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It is a truth universally acknowledged that you do not want to be in close proximity to an infuriated Tyrannosaurus rex. The reasons should be self-evident.

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This is something I doodled in my sketchbook while waiting for my Windows 10 to update itself (believe me, the latter process took MUCH more time than my drawing did). It's my original character Nefrusheri simply standing with a spear in hand.

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Tyrannohotep
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This character's name is Intef, and he's from the same world as my warrior princess heroine Nefrusheri. He's a leading warrior of the Mazoi, a tribe of warlike desert nomads who are ethnically related to Nefrusheri's Egyptian-based people despite their very different culture. I actually do have a short story in the works where Nefrusheri and her brother Amset bump into this guy, but suffice to say it's not a pleasant encounter. Intef's outfit here is drawn from certain Egyptian portrayals of "Nubian" archers wearing red loincloths with green diamonds on their belts.

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Tyrannohotep
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Hypatia of Alexandria (370-415 AD) was a female philosopher, mathematician, and astronomer who worked and lectured at the University of Alexandria in Roman-controlled Egypt. Despite the gender prejudice that prevailed during her time, she nonetheless won respect as a brilliant academic by her contemporaries as well as later historians. Unfortunately this did not save her from the wrath of fanatical Christian monks who had her dragged by her chariot down the street, stripped naked, beaten to death, and then burned. Some historians believe that Hypatia's death marked a tragic end not only for a woman of her intellect but for the intellectual tradition of science and philosophy which she represented, hence while it has been called "the end of classical antiquity".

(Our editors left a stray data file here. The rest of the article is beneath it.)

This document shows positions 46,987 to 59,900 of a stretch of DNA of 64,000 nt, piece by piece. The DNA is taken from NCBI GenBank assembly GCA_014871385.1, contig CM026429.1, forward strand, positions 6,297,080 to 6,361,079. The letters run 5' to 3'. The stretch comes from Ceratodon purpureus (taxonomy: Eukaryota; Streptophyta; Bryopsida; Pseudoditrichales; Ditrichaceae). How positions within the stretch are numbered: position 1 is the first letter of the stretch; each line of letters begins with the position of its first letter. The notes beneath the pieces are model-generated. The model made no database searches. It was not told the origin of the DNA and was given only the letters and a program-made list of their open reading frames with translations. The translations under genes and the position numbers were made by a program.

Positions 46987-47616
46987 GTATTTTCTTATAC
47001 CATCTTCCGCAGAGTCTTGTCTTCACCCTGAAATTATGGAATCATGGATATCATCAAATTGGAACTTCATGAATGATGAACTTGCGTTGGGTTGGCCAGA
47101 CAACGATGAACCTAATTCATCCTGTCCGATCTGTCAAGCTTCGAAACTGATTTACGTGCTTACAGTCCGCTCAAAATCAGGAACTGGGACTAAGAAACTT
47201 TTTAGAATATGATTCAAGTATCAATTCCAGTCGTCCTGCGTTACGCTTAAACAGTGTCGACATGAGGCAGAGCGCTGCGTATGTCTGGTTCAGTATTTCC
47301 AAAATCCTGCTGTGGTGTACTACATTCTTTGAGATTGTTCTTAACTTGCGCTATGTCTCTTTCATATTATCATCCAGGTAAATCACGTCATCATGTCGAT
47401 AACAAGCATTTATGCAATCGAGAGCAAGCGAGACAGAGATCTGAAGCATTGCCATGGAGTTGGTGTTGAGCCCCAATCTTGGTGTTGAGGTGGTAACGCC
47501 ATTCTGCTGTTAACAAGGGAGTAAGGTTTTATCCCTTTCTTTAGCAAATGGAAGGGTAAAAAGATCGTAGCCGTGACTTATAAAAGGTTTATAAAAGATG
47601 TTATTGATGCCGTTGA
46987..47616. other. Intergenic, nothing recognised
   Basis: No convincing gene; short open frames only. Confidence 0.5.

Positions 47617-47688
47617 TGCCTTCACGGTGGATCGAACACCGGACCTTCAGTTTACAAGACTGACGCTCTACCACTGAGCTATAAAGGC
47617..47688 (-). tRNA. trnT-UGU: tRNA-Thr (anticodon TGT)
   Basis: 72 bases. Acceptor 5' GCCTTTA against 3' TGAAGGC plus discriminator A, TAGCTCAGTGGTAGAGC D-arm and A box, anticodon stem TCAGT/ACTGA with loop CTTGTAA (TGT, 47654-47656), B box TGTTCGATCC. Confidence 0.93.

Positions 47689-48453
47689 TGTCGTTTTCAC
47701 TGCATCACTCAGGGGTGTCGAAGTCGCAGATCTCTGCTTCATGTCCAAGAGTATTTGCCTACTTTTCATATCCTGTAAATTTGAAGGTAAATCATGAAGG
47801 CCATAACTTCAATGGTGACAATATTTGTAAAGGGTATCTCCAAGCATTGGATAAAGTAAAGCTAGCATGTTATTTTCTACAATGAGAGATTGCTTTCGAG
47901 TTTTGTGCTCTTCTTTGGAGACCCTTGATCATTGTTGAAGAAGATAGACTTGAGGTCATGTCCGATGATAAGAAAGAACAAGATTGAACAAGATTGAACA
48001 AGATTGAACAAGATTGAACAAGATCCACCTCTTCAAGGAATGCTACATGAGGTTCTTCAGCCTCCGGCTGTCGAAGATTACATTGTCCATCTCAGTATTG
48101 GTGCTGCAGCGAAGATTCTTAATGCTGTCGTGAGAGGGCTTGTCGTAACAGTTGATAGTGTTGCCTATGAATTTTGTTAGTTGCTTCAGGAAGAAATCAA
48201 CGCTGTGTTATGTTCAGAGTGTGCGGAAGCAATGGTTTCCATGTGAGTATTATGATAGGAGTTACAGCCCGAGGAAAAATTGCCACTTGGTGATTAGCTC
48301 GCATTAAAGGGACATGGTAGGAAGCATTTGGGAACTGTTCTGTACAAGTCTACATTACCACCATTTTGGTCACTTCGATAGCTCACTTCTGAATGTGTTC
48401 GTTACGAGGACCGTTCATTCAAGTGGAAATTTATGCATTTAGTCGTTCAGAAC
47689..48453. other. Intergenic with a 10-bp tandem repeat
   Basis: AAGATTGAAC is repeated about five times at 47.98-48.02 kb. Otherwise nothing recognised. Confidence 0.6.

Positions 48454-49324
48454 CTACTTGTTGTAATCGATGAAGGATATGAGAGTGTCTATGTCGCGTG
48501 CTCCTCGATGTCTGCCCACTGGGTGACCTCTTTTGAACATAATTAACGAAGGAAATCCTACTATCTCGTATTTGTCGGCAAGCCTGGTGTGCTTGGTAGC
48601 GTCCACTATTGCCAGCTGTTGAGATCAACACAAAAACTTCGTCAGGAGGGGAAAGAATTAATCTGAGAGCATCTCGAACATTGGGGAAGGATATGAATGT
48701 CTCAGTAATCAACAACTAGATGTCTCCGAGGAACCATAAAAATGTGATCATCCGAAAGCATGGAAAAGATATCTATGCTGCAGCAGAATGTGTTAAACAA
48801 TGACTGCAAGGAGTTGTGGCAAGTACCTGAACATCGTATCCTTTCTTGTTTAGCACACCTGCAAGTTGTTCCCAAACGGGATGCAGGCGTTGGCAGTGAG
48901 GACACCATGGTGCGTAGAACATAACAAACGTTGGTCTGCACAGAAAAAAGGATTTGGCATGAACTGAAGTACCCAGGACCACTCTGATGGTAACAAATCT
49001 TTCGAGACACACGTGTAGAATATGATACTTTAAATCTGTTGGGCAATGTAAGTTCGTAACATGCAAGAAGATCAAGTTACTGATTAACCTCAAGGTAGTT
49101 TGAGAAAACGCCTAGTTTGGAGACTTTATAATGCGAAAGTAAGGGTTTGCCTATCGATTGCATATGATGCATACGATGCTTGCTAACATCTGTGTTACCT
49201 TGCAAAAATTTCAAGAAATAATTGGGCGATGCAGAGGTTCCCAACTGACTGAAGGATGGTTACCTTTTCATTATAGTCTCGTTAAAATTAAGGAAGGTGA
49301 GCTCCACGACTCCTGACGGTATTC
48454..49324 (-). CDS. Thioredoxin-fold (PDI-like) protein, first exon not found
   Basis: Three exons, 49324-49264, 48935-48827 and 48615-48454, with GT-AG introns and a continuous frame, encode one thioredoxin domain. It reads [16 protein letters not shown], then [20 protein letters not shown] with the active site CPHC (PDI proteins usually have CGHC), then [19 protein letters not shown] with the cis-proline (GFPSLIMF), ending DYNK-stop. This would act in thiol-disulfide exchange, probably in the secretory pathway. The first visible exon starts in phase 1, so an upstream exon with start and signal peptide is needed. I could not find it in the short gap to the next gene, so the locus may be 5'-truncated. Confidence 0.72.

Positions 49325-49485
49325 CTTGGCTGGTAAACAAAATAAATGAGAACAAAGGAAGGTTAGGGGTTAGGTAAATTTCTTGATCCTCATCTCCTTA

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Tyrannohotep
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Back in the summer of 2015, I saw on my social media feed a meme that was basically telling women of African heritage to all be "queens" instead of twerking like "hoes". I thought it was a sexist slut-shaming meme and so drew a twerking Nefertiti in response to it. Now that two years have passed, I've redrawn my counter-meme because I felt the message was still relevant and deserved better artwork than what I could produce back then.

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Tyrannohotep